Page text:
angle, angu-

(Latin: a corner, a bend)

acutangular (uh-cute-ANG-you-luhr) (adjective), more acutangular, most acutangular
Descriptive of a shape that is made when two or more straight lines join or cross each other as measured in degrees: Any acutangular form is less than 90 degrees, such as equilateral triangles which have three internal angles that are exactly the same size and shape to each other and are each 60 degrees.
acute angle (s) (noun), acute angles (pl)
An angle that is less than 90 degrees but more than 0 degrees: A right angle was talking to another angle: "Hi! You're acute angle."

The other angle responded by saying: "Thanks for the compliment!"

angle (AN guhl) (s) (noun), angles (pl)
1. A geometric figure that has a difference between the direction of two lines or surfaces which come together: There is a 90-degree angle between the vertical line and the horizontal line.
2. A surface which is not level or straight: The hill behind Jim's house slopes down an angle of about 30 degrees.
3. The position from which something is approached or looked at: Shirley took pictures of the same scene from several different angles.
4. A bend or a curve: The road makes a sharp angle just over that hill.
3. A point of view or a perspective: Come on Ted, try to look at the situation from Mary's angle.

The view of the valley is beautiful from this angle of the hill.

angle (verb), angles; angled; angling
1. To turn, to point, or to move something so it is not straight or flat: The road was angled down toward the camp grounds.
2. To present something in a special way or from a different point of view: Theodore, the reporter, was trying to angle the story in the newspaper to appeal to more young people.
angular (adjective), more angular, most angular
Pertaining to something that has more than several turns or movements: The mountain road is more angular than the others that Monroe has driven on today.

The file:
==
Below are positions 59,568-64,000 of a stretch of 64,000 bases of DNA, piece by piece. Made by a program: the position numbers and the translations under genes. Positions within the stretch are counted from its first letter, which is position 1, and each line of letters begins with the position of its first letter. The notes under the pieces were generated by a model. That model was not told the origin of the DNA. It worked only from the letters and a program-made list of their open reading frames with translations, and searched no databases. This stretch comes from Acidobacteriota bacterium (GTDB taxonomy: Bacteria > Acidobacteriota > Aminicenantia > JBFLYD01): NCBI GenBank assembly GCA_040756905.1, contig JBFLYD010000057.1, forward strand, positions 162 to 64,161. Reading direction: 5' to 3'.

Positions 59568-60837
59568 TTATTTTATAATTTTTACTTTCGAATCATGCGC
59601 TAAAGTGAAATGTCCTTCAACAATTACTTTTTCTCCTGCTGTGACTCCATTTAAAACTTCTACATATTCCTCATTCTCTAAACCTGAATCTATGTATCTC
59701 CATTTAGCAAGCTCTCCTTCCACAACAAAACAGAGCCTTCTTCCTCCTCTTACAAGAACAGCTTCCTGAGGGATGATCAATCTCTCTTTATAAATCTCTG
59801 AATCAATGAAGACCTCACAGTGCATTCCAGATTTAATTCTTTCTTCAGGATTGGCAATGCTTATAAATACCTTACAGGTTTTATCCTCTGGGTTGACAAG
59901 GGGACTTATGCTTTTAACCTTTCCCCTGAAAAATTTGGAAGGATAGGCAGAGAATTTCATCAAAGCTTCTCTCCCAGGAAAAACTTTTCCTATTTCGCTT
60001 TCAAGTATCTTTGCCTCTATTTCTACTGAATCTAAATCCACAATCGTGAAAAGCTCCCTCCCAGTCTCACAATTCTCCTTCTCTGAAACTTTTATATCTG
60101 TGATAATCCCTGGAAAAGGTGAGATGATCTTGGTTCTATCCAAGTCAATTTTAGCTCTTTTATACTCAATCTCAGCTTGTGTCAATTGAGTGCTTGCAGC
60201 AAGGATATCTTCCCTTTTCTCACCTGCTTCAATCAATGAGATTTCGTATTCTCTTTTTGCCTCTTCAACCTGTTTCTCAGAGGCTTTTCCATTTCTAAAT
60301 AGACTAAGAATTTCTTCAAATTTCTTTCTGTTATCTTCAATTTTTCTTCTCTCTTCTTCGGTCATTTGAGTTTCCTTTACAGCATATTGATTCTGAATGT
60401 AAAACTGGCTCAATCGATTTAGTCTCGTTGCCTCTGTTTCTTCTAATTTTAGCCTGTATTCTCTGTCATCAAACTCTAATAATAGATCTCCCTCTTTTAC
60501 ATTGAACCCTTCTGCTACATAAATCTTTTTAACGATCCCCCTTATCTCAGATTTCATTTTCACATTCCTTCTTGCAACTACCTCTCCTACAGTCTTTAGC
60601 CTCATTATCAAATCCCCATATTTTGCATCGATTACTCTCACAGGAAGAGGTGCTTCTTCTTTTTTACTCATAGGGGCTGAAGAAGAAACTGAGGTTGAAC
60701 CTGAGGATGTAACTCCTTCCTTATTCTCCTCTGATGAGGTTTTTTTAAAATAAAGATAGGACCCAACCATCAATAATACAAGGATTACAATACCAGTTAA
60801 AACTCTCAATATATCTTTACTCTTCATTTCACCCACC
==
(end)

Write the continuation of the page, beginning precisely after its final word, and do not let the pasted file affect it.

angularly (ANG-you-luhr-lee) (adverb), more angularly, most angularly
Relating to twists and divergent turns: While watching TV, Sam heard the reporter say that the oldest wildlife survival tips is to run angularly if chased by crocodiles in a shallow stream because they have difficulty going from one direction to another one.
angulate (ANG-you-late) (verb), angulates; angulated; angulating
To move or to diverge in a different direction: Manfred angulated his car just in time to avoid a serious accident with an oncoming truck.
angulate (adjective), more angulate, most angulate
Referring to a problem which is seen from a specific point of view: The angulate tree that was blown over by the severe storm just missed hitting Jerry's house.
angulated (adjective), more angulated, most angulated
Conveying or describing sharply curved sides or projections: The more angulated toys that a child has, the more dangerous it can become for him or her to play with.
angulation (ANG-you-lay-shun) (s) (noun), angulations (pl)
1. The act of making something have sides or edges: If a child is given a pair of scissors and piece of paper, it is only a matter of time before the angulation of its shape will be done.
2. The general name for several movement patterns that create physical positions in the skier's body at certain joints when viewed in the frontal plane: Knee angulation performs the important function of adjusting the ski's edges and positions for better skiing.
biangular (buy-ANG-you-luhr) (adjective) (usually not comparable)
Pertaining to something that has two divergent sides: The Grande Arche of France is considered to be a biangular structure because the building is shaped like an upside down V.
decangular (dec-ANG-you-luhr) (adjective) (usually not comparable)
Descriptive of a form that has ten visible corners: A decangular building would have ten corners and ten sides.
equiangular (ek-wih-ANG-you-luhr) (adjective) (not comparable)
Having four sides or walls of the same size coming together: A square is an equiangular form because each of its interior angles are ninety degrees and so they are equal in size.
heptangular (hep-TANG-you-luhr) (adjective) (not comparable)
A reference to a format that has seven sharp corners or intersections: Students in the math class were learning that there are figures that have triangles (three angles), quadrangles (four angles), and that there are even heptangular forms that have seven angles.
multangular (mult-TANG-you-luhr) (adjective), more multangular, most multangular
Having many edges or aspects of forms or shapes: More advanced multangular circuits exist for some car races because such twists and turns require more skill to maneuver through than those that are straight.